The Lubavitch community of Remsen Village, which closed on a new shul and community center less than two weeks ago, celebrated this historic occasion with a gala event on Sunday night.
The Lubavitch community of Remsen Village, which closed on a new shul and community center less than two weeks ago, celebrated this historic occasion with a gala event last night, 29 Sivan, 5783.
The evening, held in the new center at 305 Remsen Ave., was attended by hundreds of men and women from Remsen Village, Crown Heights, and beyond. They came both to celebrate the purchase and to show appreciation to the individuals instrumental in making it a reality. Above all, it was an evening of thanks to Hashem, without Whose clear intervention the closing would not have materialized.
Awards were gifted to three guests of honor. Rabbi Yosef Yisroel and Mrs. Sarah Sorkin, introduced by board member Tzvi Altein, were honored with the Ner Tamid award, in recognition of their unwavering commitment to keep the flame of Yiddishkeit alive in Remsen Village for over five decades. Mr. Moshe and Mrs. Rozi Hellman, the previous owners of the building, introduced by board member Dovid Jacobs, were honored for their unrelenting commitment to ensuring the building serve as a shul, despite the countless alternative offers they received. Rabbi Dovid and Mrs. Gittel Fischer, introduced by Rabbi Mordechai Stern, were honored for their outstanding contribution without which the purchase of the shul could not have happened.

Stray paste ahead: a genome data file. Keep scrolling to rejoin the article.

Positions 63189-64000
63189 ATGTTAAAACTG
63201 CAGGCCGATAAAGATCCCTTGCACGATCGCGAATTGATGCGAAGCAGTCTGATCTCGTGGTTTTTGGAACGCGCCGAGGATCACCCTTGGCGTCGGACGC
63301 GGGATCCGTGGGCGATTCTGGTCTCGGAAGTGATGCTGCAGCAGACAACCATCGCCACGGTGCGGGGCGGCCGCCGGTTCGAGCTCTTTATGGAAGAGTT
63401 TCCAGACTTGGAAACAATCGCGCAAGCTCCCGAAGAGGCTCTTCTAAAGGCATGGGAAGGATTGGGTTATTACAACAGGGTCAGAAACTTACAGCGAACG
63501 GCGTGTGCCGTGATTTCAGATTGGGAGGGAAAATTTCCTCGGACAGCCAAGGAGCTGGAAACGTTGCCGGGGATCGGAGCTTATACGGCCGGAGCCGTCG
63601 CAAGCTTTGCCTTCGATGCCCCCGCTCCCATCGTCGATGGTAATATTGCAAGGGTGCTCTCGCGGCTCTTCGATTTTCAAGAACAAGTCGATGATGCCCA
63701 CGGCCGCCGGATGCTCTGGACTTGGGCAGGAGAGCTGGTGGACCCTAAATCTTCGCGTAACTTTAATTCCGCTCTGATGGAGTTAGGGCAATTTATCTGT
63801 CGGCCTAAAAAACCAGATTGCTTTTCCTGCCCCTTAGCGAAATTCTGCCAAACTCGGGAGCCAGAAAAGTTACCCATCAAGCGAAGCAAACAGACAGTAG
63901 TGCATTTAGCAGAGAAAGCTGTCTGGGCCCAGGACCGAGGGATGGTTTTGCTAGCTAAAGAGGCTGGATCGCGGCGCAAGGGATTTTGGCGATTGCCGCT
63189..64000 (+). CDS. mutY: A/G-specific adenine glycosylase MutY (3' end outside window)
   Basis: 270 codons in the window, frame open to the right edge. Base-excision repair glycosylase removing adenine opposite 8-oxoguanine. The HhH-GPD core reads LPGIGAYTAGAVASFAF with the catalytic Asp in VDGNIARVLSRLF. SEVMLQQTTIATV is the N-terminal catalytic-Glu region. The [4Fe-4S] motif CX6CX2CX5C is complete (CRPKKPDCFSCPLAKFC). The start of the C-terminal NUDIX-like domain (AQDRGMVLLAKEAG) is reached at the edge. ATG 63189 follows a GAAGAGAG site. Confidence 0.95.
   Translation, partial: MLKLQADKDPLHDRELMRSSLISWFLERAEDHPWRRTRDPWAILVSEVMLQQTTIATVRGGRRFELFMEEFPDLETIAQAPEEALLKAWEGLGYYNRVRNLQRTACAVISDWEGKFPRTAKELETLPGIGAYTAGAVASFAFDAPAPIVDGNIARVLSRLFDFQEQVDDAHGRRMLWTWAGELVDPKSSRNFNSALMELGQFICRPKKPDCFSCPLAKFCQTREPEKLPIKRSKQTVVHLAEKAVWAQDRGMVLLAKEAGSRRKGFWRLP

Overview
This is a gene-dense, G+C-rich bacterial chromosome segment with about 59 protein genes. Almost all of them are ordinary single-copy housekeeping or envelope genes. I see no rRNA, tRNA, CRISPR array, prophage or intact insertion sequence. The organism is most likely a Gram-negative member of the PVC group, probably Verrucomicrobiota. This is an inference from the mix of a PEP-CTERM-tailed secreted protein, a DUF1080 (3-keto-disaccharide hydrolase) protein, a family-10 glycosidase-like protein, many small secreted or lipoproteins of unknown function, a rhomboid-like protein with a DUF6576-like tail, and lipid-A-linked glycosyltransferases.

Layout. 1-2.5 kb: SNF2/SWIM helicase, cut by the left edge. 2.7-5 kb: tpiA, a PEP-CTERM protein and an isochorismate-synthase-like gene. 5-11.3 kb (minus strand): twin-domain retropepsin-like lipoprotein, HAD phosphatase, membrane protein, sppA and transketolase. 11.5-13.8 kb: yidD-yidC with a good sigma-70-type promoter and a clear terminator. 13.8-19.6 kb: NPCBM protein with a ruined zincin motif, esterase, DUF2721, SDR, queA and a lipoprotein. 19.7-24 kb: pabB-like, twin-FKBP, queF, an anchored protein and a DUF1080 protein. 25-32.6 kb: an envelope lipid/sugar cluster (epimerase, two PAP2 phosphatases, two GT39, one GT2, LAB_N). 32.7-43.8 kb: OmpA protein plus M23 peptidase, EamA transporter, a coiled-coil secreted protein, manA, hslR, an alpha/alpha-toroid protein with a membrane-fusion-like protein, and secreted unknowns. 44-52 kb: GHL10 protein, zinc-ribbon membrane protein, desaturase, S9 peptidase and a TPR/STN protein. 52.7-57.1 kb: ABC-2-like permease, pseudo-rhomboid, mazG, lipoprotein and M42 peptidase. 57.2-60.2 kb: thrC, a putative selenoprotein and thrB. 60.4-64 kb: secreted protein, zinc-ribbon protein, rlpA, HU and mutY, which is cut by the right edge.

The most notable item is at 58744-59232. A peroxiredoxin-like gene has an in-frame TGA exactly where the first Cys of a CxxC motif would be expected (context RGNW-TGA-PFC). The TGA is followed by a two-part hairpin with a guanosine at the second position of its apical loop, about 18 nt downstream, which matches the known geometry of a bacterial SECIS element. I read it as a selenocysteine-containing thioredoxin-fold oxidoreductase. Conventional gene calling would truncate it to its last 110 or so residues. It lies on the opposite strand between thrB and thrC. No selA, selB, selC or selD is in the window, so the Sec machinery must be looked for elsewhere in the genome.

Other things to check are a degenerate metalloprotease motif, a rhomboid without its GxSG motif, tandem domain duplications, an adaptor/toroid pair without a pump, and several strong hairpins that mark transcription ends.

Speakers included community board member Rabbi Dovid Jacobs, who described the exponential growth of the community from two families to 150; Mr. Hellman, who spoke about the tremendous hashgachah pratis involved in the purchase, with roots extending as far back as Shanghai during World War II; Rabbi Fischer, who portrayed Remsen Village as an extension of Crown Heights and explained the vital place of the shul in bolstering the Rebbe’s shechunah; and Rabbi Alter Bukiet, East Flatbush native and shliach in Lexington, Massachusetts, who shared recollections of the towering personalities who fought to preserve the East Flatbush Jewish community in the difficult years—Rabbi Michoel Teitelbaum, Rabbi Chaim Meir Bukiet, and Rabbi J.J. Hecht, aleihem hashalom. Rabbi Shea Hecht, also an East Flatbush native, served as emcee like no one else can.
One of the highlights of the evening was the launching of an on-site printing of the Tanya, adding the building to the ever-growing list of places from which the mayan of Chassidus spreads forth. Rabbi Asher Webb was honored with leading the study of a section of Perek Lamed-Beis from the new Tanya.
The event was facilitated by a team of dedicated community members led by Moshe Sputz, Yisroel Zilberstrum, and Shmuel Aber, along with board members Tzvi Altein, Avraham Bazes, Yossi Blachman, Dovid Jacobs, and Shloime Zellermaier.
Gracing the event were representatives of Yeled V’Yalda, the social service agency that has been instrumental in the development of so many of our children, and with this project.
To learn more about the Remsen Village community, visit lubavitchrv.org.